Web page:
It can't be denied that sometimes these experiments fail, and charters are revoked. In Michigan, for example, 42 charter schools have been closed over the last 16 years. Sometimes, however, the latitude charters have when it comes to experimentation can yield incredible results. Case in point: urban, "no excuses" charter schools in Boston that are yielding, in Dynarski's words, "absolutely enormous effects—large enough to close the black-white test score gap in three years."
What's the magic behind these charter school successes? By taking advantage of a federally mandated lottery system—one that was specifically designed to eliminate bias when selecting new students at oversubscribed charter schools—education policy researchers like Dynarski and Jacob are hoping to find out.
By federal law, oversubscribed charter schools across the nation are required to select their students randomly. Just as dramatized in Waiting for Superman, school administrators are required to do this in a public forum, inviting parents and community members to observe as they draw names or numbers from boxes or ping pong balls from cages.
Brian A. Jacob
"Ultimately, it's that chance, that flip of the coin, that makes a near-perfect laboratory for studying the effects of charter schools on student outcomes," says Dynarski. After all, given a large enough sample size in which chance is the only factor that separates a charter school student from her traditional public counterpart, you've eliminated everything but the treatment: charter education.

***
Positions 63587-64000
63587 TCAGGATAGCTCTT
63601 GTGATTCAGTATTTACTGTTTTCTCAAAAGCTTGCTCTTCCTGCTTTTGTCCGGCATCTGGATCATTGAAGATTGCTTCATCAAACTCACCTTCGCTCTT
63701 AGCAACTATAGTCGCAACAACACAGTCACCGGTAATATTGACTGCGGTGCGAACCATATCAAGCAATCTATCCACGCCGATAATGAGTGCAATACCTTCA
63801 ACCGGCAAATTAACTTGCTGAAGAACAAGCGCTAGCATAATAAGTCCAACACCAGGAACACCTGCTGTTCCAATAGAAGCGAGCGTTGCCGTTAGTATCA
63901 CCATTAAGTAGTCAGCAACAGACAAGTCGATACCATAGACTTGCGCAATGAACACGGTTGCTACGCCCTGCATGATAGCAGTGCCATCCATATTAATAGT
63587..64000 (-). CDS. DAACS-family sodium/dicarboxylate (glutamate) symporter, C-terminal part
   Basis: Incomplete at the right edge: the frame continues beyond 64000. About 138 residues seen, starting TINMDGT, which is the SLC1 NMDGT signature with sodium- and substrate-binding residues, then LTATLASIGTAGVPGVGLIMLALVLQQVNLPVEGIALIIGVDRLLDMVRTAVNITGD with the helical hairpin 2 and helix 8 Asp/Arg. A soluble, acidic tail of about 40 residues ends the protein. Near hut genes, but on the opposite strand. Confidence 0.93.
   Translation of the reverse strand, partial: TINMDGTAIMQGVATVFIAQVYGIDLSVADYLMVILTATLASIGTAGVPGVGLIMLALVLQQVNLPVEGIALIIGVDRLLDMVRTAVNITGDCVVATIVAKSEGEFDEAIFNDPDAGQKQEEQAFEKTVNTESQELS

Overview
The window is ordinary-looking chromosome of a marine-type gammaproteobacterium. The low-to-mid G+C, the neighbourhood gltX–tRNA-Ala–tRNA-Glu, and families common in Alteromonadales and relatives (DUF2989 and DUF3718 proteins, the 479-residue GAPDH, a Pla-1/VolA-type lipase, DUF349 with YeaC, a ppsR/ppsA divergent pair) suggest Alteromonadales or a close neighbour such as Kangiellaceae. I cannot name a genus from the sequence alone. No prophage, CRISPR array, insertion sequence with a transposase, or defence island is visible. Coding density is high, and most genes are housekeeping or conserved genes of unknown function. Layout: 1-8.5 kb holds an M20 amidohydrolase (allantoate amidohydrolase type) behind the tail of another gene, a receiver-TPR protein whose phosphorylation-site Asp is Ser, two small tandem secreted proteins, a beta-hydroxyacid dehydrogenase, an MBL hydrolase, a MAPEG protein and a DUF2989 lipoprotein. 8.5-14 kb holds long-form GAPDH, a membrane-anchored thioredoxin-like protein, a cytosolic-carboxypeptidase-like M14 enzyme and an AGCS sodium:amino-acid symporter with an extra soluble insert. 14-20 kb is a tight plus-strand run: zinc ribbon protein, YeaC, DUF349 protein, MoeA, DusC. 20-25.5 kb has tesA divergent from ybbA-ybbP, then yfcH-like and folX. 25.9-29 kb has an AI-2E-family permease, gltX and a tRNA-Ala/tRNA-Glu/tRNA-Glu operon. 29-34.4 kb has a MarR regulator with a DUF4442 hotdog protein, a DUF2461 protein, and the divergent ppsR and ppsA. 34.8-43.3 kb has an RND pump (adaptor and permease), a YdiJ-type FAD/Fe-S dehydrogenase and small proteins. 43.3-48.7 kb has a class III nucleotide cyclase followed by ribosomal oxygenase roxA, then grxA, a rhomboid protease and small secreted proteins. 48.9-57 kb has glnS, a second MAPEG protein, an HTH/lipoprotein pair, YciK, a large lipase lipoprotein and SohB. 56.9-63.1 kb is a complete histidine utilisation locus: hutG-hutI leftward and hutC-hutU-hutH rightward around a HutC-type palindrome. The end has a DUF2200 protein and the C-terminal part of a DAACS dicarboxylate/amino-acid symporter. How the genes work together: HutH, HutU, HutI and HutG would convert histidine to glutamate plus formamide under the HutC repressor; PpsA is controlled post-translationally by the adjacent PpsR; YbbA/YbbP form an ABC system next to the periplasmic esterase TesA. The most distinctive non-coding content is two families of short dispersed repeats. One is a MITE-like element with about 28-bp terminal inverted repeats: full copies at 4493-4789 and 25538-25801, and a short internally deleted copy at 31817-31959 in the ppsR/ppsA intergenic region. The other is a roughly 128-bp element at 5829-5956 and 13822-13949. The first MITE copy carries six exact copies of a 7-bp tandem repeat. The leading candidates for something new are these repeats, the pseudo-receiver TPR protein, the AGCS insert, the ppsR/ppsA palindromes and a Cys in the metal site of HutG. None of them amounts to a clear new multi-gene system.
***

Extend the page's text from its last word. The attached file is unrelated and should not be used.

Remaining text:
Last year, Dynarski and Jacob received a grant from the Smith Richardson Foundation to track the outcomes of tens of thousands of students who enrolled in charter school lotteries throughout the state of Michigan. Over the next two years, they'll study the outcomes of the winners and losers of those lotteries, looking specifically at academic achievement, high school graduation, and college enrollment. They'll strip the names, so each individual student and his school remains anonymous. And they'll analyze the results, in hopes of identifying the state's most successful charters as measured by student academic performance and educational attainment.